I was shocked, but also mildly amused. The guru’s polished surface had cracked.
Apparently, however, only I had noticed. A number of students approached me after class and said that they were sorry I’d had to endure such rage, but surely I could see that he was right. Glassy-eyed, they continued to follow him, but I didn’t. I quit.
Molly Maslin Arbogast
When I was eighteen, I got my first real job, at the Dairy Queen across from the county pool. The father and son who ran the place were always yelling at each other in the kitchen.
The father worked forty hours a week at an outboard-motor factory, and the rest of the time he oversaw the restaurant. Every weekend the father was in the kitchen, working on some repair, or just running the business. He was driven, focused, and dedicated. As someone who was just entering the job world, I admired his work ethic and tried to emulate him.
The son, who was the nominal manager of the restaurant, lacked motivation. If it weren’t for a wake-up call from his father every morning at 6 A.M., he would likely not have made it in to work.
One Sunday morning at the Dairy Queen, the father and son were yelling at each other as usual. My fellow employees and I took it in stride, until the father grabbed his son in a headlock and began punching his face. Never had I seen such a violent beating. Afterward I did not talk to anyone, and the son avoided me as best he could.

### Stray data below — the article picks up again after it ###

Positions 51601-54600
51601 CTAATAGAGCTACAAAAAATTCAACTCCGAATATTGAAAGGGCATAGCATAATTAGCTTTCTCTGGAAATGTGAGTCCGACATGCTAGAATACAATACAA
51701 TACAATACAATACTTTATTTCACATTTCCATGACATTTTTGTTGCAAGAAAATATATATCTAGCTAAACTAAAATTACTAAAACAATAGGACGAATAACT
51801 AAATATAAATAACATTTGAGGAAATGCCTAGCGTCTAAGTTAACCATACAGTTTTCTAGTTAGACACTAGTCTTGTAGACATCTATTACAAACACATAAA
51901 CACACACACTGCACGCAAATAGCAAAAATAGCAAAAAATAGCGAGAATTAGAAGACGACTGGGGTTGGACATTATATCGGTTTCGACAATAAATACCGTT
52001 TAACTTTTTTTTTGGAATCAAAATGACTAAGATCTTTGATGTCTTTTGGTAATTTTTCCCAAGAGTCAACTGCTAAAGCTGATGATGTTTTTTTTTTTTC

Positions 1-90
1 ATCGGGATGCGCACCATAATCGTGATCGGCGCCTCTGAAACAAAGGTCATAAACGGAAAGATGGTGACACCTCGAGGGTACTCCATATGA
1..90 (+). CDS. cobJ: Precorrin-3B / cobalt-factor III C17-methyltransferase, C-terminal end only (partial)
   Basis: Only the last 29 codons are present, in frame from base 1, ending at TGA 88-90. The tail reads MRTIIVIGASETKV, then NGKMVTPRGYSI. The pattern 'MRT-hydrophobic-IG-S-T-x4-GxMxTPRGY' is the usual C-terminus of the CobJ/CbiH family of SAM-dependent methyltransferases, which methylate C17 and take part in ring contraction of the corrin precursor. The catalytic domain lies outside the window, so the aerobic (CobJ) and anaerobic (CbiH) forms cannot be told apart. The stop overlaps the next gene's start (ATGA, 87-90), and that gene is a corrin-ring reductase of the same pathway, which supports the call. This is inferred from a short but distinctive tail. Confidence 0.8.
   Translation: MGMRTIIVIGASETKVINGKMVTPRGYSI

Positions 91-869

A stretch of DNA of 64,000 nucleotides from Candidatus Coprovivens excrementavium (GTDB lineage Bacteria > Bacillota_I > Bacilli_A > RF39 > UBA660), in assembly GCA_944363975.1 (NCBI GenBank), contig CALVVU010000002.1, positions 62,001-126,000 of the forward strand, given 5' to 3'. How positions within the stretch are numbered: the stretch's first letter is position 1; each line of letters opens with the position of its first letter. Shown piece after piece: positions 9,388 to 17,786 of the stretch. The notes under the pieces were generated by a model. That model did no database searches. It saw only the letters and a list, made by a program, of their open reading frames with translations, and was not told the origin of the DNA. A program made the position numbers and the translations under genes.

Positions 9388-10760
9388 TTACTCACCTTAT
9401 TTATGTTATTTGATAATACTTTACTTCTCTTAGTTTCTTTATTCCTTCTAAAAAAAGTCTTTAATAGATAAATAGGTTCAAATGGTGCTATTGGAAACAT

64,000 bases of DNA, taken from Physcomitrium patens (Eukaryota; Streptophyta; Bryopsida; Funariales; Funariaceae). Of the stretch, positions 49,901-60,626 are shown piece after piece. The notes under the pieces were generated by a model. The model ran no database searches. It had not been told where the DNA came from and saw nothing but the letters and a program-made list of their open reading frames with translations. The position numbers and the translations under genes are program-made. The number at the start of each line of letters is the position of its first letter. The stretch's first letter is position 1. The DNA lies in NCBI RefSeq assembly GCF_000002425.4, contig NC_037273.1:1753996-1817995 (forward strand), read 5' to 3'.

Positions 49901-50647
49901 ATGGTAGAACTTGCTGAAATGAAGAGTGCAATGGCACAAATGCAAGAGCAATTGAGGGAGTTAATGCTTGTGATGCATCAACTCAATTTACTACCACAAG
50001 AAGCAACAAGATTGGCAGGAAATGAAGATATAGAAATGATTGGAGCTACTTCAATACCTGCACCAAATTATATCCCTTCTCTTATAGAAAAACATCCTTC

Though I had witnessed the father’s flaws, I managed to keep a mostly positive opinion of him. That summer he died of a massive heart attack while mowing the Dairy Queen lawn. I had just quit work to prepare for college, but I agreed to stay on for one more week, as a favor to the family.
One afternoon I was at the family’s house, helping to clean out the basement, when I found stacks of sadistic pornography: women tied up and gagged and penetrated with objects. The material had belonged to the father, they told me, and there was more of it.
To this day, I have never had another hero.
We met when we were twelve, before we had our periods, before beauty and boys became all that mattered. We went to the same all-girls school. She lived in a big, sunny apartment overlooking Central Park, with an elevator operator named Luis and a nanny’s room and her own polka-dotted bedroom with a private bath. Her world seemed much farther from mine than the forty-five-minute subway ride to my family’s roach-infested apartment in the Bronx. I wanted to be a part of it. I wanted to be her.